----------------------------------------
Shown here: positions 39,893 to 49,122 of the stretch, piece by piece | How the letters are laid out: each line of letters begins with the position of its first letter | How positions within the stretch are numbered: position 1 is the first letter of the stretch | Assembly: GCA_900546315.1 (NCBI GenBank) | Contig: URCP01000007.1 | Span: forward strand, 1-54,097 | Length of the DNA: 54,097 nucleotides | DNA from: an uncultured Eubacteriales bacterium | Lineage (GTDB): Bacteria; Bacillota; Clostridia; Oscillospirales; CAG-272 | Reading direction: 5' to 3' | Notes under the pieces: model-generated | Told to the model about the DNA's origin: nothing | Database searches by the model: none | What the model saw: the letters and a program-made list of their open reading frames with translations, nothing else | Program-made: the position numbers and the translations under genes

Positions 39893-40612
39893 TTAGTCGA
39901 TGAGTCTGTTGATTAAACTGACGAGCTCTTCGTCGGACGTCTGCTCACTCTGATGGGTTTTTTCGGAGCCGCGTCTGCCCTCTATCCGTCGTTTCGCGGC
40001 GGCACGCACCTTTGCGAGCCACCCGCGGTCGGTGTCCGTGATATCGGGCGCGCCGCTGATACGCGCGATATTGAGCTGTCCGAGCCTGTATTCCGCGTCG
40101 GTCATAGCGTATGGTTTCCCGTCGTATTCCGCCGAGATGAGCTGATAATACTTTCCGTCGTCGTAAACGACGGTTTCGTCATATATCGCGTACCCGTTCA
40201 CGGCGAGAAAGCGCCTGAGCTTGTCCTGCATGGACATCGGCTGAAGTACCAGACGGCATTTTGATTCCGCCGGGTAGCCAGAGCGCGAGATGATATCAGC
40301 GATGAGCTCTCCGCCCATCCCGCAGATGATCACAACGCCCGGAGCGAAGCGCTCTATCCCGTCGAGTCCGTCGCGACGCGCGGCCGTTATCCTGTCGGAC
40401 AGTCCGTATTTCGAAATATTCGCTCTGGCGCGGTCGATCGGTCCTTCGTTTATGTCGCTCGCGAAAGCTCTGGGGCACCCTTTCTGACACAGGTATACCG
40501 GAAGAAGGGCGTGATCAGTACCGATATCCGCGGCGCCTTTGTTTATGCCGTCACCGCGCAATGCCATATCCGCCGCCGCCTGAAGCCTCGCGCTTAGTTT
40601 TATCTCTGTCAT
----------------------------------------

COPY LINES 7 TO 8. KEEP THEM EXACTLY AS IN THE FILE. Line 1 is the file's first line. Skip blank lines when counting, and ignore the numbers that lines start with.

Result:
40201 CGGCGAGAAAGCGCCTGAGCTTGTCCTGCATGGACATCGGCTGAAGTACCAGACGGCATTTTGATTCCGCCGGGTAGCCAGAGCGCGAGATGATATCAGC
40301 GATGAGCTCTCCGCCCATCCCGCAGATGATCACAACGCCCGGAGCGAAGCGCTCTATCCCGTCGAGTCCGTCGCGACGCGCGGCCGTTATCCTGTCGGAC